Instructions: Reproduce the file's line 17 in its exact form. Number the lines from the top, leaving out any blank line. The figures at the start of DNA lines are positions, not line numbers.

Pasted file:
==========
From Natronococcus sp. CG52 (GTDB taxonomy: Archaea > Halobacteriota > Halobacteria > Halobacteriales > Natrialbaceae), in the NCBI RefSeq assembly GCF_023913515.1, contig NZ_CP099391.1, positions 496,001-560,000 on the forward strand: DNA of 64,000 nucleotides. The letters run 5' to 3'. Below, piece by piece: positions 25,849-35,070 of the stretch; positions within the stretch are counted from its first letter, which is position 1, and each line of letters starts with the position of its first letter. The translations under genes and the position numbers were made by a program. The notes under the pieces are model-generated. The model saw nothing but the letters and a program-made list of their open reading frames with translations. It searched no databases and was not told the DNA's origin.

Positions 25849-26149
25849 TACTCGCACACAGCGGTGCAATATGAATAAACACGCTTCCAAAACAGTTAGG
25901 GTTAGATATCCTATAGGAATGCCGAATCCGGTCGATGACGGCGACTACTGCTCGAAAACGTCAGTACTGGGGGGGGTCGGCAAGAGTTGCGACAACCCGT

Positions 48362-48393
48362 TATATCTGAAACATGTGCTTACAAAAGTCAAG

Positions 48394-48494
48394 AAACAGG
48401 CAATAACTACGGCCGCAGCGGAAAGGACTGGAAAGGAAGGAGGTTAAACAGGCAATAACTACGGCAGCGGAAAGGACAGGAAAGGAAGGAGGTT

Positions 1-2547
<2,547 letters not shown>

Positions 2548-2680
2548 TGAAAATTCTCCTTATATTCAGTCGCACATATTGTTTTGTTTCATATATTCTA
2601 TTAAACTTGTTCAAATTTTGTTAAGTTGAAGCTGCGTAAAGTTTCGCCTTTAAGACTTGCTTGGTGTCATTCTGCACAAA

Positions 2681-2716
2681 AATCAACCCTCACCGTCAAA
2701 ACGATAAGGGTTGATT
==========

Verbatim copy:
2701 ACGATAAGGGTTGATT